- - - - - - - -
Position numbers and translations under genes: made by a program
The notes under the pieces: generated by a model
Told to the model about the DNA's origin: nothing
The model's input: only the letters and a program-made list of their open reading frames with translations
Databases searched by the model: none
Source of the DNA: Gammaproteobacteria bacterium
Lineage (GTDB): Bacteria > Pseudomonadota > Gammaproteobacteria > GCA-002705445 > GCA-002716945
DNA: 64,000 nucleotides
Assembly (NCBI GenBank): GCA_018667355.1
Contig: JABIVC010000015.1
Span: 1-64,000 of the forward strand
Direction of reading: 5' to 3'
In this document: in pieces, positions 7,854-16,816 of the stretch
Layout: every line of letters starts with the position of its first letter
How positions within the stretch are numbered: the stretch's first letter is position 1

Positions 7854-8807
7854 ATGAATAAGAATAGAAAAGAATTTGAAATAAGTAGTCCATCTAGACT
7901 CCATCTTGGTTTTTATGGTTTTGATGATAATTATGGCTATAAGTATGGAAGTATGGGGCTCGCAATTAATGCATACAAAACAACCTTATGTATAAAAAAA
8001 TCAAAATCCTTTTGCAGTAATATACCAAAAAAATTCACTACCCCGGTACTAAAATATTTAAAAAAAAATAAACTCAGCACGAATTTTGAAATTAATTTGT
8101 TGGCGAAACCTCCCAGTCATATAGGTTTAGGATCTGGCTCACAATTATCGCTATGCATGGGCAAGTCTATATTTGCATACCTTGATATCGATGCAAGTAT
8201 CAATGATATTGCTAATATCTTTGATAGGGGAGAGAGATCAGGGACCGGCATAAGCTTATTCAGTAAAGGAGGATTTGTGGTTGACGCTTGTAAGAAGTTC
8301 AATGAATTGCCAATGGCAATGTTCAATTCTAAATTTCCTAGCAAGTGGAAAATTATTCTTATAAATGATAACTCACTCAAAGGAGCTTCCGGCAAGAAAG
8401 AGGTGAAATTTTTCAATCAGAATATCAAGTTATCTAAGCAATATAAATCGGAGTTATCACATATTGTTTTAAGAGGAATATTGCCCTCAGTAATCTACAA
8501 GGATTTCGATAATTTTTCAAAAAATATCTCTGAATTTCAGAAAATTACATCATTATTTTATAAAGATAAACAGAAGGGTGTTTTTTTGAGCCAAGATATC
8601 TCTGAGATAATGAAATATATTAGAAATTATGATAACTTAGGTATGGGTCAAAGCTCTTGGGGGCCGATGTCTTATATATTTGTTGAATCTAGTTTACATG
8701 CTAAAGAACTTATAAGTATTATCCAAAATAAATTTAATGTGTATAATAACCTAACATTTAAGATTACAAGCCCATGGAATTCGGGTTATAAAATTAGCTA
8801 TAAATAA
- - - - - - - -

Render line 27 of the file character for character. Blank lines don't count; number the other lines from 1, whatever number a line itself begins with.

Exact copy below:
8801 TAAATAA